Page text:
• Compliance: If your organization is legally required to comply with industry or governmental regulatory requirements—like GDPR, PCI, SOC 2, or others—cloud disaster recovery plans can help you stay compliant without hiring in-house experts. Reputable cloud providers ensure compliance with whatever controls you require 

Minimizing Downtime and Preventing Data Loss 

Downtime is a byproduct of power outages, system failures, natural disasters, accidents, cyber-attacks, and software updates. During these periods, your organization’s data is unavailable and inaccessible. In the case of cyberattacks, unauthorized parties can also hold your data hostage.  

The best cloud providers offer data encryption, regular data back-ups, and routine software updates to get ahead of malware and keep your organization secure from cyberattacks.  

Cloud disaster recovery plans also protect against human errors. If something happens to your data because of a harmless mistake, your organization can quickly restore it wherever you have an internet connection. 

Cloud systems prevent downtime and allow your organization more time to accomplish the work that fulfills its mission. 

Creating a Disaster Recovery Plan 

Suppose your organization doesn’t have a disaster recovery plan or hasn’t updated its plan in some time. In that case, these three steps will help your organization create a complete disaster recovery plan. 

1. Analyze: Your organization should complete a comprehensive risk assessment and impact analysis of your existing IT infrastructure and workloads in the context of a natural disaster or power outage.  

During this analysis, you’ll evaluate how your current infrastructure stands against these challenges and determine your workload’s recovery point objective and recovery time objective.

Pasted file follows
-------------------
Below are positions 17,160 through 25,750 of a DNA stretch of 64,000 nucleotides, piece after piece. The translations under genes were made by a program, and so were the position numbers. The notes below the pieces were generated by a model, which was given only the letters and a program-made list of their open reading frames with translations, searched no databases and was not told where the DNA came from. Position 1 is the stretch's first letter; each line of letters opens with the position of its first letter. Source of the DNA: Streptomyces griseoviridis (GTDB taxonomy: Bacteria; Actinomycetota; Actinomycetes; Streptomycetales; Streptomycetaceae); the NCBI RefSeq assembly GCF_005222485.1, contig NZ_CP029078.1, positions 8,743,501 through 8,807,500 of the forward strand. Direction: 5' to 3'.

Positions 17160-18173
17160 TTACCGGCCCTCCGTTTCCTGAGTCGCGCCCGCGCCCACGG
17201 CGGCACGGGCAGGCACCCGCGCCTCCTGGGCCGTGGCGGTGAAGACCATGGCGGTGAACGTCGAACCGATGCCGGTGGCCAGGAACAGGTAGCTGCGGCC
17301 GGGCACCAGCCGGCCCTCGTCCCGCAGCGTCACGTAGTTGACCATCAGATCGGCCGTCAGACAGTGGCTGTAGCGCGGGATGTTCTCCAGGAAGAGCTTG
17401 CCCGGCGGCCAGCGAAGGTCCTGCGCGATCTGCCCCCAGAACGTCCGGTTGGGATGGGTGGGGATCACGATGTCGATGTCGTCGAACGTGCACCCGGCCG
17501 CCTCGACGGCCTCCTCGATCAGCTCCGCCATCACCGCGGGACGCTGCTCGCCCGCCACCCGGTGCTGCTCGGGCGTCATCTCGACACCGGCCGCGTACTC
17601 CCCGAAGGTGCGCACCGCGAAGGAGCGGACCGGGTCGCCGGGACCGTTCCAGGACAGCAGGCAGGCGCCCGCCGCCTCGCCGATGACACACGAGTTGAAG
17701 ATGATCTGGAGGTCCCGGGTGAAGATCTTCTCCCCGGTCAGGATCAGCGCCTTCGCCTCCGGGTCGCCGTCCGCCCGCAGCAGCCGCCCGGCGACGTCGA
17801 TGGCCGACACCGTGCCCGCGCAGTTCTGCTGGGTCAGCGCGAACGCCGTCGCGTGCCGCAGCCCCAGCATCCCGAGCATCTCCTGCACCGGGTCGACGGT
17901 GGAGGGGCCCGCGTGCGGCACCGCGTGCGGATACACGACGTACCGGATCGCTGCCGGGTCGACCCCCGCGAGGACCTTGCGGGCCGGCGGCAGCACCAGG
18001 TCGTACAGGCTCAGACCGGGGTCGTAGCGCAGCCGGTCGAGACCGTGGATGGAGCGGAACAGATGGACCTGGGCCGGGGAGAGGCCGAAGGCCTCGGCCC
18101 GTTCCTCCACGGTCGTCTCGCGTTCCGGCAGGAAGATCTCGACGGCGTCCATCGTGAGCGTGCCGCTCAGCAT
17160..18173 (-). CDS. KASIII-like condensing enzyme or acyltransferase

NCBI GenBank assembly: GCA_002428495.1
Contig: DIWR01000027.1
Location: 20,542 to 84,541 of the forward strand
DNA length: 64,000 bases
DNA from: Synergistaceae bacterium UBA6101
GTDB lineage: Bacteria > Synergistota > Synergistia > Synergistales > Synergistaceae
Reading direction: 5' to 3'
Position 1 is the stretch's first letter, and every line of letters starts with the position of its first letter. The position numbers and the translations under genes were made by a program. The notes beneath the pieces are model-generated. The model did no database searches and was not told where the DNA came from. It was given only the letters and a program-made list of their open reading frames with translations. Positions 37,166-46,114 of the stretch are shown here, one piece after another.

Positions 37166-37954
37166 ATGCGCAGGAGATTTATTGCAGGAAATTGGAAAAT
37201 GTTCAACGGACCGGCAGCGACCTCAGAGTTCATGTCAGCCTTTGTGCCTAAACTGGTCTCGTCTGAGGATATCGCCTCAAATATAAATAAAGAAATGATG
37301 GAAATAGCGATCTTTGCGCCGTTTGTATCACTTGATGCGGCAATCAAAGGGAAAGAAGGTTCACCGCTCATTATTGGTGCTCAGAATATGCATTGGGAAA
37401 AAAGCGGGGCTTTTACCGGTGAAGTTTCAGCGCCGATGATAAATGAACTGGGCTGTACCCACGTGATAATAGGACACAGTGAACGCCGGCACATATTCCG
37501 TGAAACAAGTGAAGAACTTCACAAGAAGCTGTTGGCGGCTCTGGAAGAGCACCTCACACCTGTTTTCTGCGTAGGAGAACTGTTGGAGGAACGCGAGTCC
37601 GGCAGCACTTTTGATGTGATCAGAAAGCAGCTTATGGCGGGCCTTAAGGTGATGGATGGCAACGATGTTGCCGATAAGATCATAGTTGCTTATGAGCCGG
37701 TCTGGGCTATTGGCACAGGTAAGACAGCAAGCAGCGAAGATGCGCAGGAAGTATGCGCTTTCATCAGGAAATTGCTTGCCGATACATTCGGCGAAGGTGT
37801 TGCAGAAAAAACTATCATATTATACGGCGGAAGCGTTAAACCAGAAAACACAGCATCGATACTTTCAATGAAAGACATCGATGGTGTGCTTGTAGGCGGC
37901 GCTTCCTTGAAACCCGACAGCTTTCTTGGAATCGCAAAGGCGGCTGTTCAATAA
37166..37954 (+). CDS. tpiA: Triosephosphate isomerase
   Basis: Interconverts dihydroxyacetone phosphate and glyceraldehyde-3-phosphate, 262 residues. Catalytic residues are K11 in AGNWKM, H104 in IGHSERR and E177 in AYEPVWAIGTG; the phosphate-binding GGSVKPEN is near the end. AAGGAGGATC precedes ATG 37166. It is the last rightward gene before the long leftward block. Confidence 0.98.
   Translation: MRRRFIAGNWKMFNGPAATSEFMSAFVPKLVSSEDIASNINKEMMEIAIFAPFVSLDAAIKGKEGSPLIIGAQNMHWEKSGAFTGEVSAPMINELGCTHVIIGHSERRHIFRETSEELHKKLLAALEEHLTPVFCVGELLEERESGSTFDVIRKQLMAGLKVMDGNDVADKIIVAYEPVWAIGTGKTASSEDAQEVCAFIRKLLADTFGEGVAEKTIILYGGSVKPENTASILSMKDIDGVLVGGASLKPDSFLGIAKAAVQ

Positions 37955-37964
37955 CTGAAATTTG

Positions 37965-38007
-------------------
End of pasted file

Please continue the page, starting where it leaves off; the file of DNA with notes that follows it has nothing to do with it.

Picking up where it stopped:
2. Collaborate and Create: In this step, you’ll determine the steps your organization will take in a natural disaster. Essential things your organization should consider: 

  • Appointing a point person to execute the plan in the event of a disaster 
  • Identifying a rendezvous point for members of your office 
  • What important authentication documents, like passwords, financial information, and legal steps, you should include in the plan  
  • If you’re using a cloud disaster recovery plan, include your cloud vendor’s contact information 

Ready.gov, a website created by the Department of Homeland Security, includes several other aspects for your organization to consider when developing its plan.

3. Prevent: Your organization should discuss potential threats and vulnerabilities pertaining to cyberattacks. You can also practice the response to a disaster plan so your staff remains current with its preparations. Finally, consider reaching out to your cloud provider to learn how they’ll respond after a natural disaster.   

Plan Today, Execute When Needed 

Hopefully, your organization will never need to use its disaster recovery plan, but by preparing one today, your organization will have it ready if needed. Cloud disaster recovery plans are flexible and effortlessly allow for business continuity in a disaster or potential data loss. 

Download the whitepaper Why Now to the Cloud for benefits, considerations, and questions to ask when considering a move to the cloud. MIP Cloud is secure, compliant, and accessible to your team 24/7 from anywhere. Learn why more than 6,000 organizations chose MIP cloud.  

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Eric Oliver